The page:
PM me with any questions

 

cheers

 

Davidh

 

 

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Hi Jimbo.

 

The Jab has a reputation of being one of the more difficult aircraft to fly (deserved or not I make no judgement) the Skyranger is at the opposite end of the scale, very easy to fly with excelent slow speed handling and manouverability. I have 450 hours up on mine and whilst David does a lot of low and slow work I use mine more as a tourer, with trips as far as the Kimberley region and Birdsville. The Skyranger will perform either of these rolls with ease. The ease of maintenance would be a bonus in your application also. I could be accused of bais but the Skyranger would take a lot of beating as a light station aircraft.

 

Regards

 

Greg

 

 

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A couple of months ago I flew into Leadville Colorado in a Skyranger known to its builders as "Gizmo"

 

the aircraft performed falwlessly to 13,000 feet.

 

.

 

Leadville has the houour of being the highest registered airfield in the United States.

 

What follows is a tale of the first time that Gizmo went to LEadville.

 

This was written by a good friend of the owner/builders, Rod Raleigh, in march of 06. At this point David the owner was still a student pilot.

 

David says " Rod spent quite a bit of time testing and training Dad, myself and the plane, since his first flight of "Gizmo" in Nov. 05.

 

He posted this letter to the Skyranger group, a few days after. There pics on the group site, called "Gizmo" goes to Leadville."

 

A

 

 

I've been a silent observer on this list for about 8 months now - I figure it's time to weigh in with my story.

 

A little over 1 year ago, a dear friend of mine told me that he and his dad were going to build an airplane. Actually, it was his dad's idea; since he was approaching the octogenarian milestone of his life, Elton deemed it necessary to try something "out-of-the ordinary". Both men had some recent flight training, but neither had soloed, so they asked me if I would help them with the "pilot perspective" of the project. I readily agreed and thus began my introduction to the SkyRanger.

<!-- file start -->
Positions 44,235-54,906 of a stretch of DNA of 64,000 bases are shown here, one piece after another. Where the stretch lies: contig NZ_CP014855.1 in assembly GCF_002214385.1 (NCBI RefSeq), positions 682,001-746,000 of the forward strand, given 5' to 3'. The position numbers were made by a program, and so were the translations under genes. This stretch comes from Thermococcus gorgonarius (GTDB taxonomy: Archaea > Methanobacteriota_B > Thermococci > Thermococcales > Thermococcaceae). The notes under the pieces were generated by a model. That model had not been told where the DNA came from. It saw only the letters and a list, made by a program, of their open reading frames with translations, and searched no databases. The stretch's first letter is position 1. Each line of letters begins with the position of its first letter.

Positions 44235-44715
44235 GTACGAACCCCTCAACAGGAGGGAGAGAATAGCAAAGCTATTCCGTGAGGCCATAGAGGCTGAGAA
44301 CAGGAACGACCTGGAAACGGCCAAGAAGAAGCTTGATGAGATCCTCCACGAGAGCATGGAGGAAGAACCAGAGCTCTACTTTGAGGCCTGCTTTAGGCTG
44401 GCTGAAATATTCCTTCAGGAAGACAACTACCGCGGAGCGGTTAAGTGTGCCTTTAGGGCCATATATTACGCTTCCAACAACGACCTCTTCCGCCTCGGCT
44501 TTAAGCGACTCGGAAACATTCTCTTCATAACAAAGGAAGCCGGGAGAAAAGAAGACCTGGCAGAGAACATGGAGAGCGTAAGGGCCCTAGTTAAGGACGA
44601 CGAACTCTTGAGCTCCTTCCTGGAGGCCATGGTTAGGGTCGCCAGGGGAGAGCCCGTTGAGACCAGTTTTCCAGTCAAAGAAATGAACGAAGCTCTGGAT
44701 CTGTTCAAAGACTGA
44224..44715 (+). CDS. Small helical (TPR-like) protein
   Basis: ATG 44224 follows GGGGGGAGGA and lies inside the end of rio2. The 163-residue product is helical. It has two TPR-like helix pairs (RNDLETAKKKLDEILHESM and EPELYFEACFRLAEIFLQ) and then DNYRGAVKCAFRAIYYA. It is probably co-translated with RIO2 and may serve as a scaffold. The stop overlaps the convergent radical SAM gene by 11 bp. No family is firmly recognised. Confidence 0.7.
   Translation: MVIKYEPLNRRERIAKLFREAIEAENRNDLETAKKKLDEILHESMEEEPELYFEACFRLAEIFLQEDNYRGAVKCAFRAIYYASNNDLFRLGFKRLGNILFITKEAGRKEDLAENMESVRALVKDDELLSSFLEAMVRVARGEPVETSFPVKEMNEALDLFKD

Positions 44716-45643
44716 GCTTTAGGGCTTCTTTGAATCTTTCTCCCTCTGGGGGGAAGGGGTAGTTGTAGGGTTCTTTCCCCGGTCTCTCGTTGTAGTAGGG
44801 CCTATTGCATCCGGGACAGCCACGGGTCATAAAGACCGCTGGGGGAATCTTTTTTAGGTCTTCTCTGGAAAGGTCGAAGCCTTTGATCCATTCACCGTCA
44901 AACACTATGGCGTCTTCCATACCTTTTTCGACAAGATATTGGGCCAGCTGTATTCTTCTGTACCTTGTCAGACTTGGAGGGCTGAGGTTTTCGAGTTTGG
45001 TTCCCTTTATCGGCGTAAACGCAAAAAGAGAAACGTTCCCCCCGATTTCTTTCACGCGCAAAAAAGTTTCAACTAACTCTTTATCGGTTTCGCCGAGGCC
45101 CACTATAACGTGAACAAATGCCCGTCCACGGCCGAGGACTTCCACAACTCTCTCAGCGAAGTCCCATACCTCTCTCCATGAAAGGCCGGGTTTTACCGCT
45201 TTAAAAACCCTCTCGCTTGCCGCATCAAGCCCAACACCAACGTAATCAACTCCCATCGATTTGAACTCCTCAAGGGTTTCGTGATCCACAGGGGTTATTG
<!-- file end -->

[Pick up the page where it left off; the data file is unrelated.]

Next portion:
During my first visit to their workshop (April 2005), father and son proudly displayed what looked like 1000 pieces of assorted aluminum tubing and a pile of cloth that reminded me of my grandmother's sewing room. I found myself concerned that I was expected to eventually take this collection of parts aloft and return with a report on how it flew - perhaps I had been a bit too eager to volunteer as test pilot. My worries soon vanished when I realized that this pile of "airplane parts" would take years to assemble into any such craft that might take flight, and by then I would be "unavailable"; or so I thought.

 

Three weeks later, Dave called me and said, "Hey, why don't you come down to the 'hangar' and sit in the plane. We want to make sure the seat is set right and the control stick falls in a comfortable position for you." I was flattered by the concern, but I couldn't imagine why they would waste time to mock up a cockpit for control position. (Dave works a full time job and only builds airplanes during evenings and weekends.) I obliged and made a date to visit. At this visit, I saw a very complete fuselage & empennage sitting on its gear with seats, floorboard, pedals and control stick mounted. "Holy crap - these guys are AP's in disguise with a Boeing assembly line as backup! They might really pull this gig off - now what do I do?"